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This article is about the personification of Berlin. For the asteroid, see 422 Berolina. For other uses, see Berlin (disambiguation).
Berolina statue in Alexanderplatz, 1900
A drawing of Alexanderplatz in 1900. The statue is on the right

Berolina is the New Latin name for Berlin and the allegorical female figure symbolizing the city. One of the best-known portraits of Berolina is the statue that once stood in Alexanderplatz.[1]


In 1871, emperor William I ordered an 11 m statue in Belle-Alliance-Platz (nowadays Mehringplatz), to glorify the victorious troops of the Franco-Prussian War (1870–1871).[2]

In 1889, Emil Hundrieser designed a statue of Berolina as a decorative element for the visit of Italian King Umberto I.[2] The figure was produced in plaster and was placed on Potsdamer Platz. The statue of 7.55 m showed a woman with a crown of oak leaves. The model was from a painting of the city hall Rotes Rathaus that featured Anna Sasse. Later, in 1895, the figure of Hundrieser was copper-melted and placed in Alexanderplatz. It was dismantled in 1944 and probably melted down for war purposes.[2]

In 2000, an association named "Wiedererstellung und Pflege der Berolina e.V." (Recreation and Maintenance of Berolina eV) was created with the aim to rebuild the statue.[3]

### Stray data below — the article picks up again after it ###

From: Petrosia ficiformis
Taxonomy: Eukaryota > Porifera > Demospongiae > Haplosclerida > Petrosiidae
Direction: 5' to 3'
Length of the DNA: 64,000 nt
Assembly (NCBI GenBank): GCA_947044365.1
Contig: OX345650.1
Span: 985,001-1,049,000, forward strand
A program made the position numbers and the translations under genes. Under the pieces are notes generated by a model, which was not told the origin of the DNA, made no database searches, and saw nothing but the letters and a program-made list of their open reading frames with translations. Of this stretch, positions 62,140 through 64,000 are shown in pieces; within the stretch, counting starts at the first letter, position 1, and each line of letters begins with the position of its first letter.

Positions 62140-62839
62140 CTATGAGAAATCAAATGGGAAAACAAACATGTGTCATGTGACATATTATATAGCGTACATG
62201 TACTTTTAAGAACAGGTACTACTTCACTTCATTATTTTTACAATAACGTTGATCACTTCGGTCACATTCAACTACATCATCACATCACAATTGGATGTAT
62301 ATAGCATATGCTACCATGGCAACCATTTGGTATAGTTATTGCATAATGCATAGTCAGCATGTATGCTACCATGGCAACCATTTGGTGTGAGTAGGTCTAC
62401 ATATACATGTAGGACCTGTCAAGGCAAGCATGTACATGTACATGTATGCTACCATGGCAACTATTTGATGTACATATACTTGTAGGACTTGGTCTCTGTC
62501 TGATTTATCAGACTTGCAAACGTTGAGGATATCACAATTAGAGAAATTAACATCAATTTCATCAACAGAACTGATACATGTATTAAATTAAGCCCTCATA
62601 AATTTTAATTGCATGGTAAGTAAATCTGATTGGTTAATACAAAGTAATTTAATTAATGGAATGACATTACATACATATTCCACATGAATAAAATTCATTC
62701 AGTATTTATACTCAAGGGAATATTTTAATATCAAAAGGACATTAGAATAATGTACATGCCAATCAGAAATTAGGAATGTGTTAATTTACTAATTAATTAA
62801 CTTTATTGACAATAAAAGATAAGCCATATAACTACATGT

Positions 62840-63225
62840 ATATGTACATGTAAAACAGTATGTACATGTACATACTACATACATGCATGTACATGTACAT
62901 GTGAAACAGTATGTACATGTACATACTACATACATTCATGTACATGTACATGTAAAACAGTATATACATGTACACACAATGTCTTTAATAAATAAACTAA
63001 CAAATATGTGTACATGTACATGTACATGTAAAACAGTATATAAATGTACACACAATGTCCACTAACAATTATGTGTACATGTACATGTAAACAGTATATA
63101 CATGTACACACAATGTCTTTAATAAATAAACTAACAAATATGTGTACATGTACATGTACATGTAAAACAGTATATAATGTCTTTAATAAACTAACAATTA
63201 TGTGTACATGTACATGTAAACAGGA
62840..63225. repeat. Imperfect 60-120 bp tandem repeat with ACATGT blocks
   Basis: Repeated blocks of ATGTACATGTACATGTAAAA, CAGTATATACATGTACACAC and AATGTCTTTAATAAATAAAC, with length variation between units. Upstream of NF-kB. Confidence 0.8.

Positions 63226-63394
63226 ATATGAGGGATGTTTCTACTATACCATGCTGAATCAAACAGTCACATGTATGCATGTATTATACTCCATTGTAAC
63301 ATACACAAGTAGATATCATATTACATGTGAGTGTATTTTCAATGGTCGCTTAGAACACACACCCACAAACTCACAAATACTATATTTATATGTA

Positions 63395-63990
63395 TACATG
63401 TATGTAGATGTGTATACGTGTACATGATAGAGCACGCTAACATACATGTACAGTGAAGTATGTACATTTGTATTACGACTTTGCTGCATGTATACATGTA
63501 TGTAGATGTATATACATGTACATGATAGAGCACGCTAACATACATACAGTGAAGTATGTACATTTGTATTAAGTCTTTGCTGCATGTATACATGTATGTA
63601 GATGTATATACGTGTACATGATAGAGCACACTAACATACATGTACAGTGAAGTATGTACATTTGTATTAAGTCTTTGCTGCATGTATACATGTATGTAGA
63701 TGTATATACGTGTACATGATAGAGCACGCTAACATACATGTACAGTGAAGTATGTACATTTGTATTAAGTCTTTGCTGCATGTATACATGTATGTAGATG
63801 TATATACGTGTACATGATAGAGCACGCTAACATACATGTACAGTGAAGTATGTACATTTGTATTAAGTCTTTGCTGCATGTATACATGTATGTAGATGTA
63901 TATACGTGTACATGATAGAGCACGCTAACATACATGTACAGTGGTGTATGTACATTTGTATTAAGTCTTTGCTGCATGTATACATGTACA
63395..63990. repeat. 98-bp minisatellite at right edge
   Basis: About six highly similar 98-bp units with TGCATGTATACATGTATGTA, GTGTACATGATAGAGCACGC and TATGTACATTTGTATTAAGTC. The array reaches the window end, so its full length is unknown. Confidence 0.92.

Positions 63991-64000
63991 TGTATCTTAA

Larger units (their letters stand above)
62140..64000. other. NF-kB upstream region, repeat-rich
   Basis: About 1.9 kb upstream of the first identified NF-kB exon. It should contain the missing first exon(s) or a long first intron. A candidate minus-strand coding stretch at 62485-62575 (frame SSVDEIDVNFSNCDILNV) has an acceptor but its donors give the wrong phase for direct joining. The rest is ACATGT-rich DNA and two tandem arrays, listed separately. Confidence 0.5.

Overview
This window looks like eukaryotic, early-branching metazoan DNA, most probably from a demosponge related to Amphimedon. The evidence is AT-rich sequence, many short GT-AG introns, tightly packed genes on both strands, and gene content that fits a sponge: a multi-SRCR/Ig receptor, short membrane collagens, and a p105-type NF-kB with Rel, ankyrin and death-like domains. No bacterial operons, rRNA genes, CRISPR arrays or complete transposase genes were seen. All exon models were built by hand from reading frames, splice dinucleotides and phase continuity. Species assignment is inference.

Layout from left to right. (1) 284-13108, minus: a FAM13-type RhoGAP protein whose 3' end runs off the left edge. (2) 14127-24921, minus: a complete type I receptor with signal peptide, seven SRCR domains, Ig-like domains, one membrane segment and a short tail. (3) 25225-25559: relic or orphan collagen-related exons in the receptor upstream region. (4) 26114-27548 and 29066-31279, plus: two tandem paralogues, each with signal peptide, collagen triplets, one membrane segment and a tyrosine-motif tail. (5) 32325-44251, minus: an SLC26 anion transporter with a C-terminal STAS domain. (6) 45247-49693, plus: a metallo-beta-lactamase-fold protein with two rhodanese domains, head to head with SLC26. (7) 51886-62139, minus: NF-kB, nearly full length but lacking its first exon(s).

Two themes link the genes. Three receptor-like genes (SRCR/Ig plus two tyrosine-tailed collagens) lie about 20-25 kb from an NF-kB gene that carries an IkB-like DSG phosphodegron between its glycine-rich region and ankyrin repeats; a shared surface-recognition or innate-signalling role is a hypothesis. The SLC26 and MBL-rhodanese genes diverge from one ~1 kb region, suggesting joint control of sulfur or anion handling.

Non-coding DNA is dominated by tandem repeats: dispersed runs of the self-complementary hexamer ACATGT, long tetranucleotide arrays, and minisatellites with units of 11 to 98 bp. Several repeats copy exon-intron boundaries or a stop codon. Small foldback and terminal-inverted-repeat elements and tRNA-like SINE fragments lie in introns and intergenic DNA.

Many Berliner companies are named "Berolina". A leading German film studio of the 1950s was called Berolina Film. In the past, there were several radio and television broadcasts in which reference was made the city's personification. Today, it is the popular name of central Berlin Police radio.

In 1980s, the "Berolina" music awards was organized, sponsored by the TV networks ARD, ZDF and ORF, and hosted in a television show by Thomas Gottschalk on 27 August 1987 with a total of 15 musicians and bands.[2]

Several songs, poems, and plays are named "Berolina"; as for example, works by Kurt Tucholsky,[4] Günter Neumann, Ulli Herzog, and Alexander von Bentheim.

There is a "Berolina-Haus" at Alexanderplatz. The Main belt asteroid 422 Berolina, is also named after the city in that way.


See also[edit]

The statue in Alexanderplatz, 1937. In the right, the train station


  1. ^ "Bildhauerei in Berlin - Katalog". Retrieved 2012-02-11. 
  2. ^ a b c d "Historie". Retrieved 2012-02-11. 
  3. ^ Alexander Glintschert. "Berolina". Retrieved 2012-02-11. 
  4. ^ (German) Berolina by Kurt Tucholsky

External links[edit]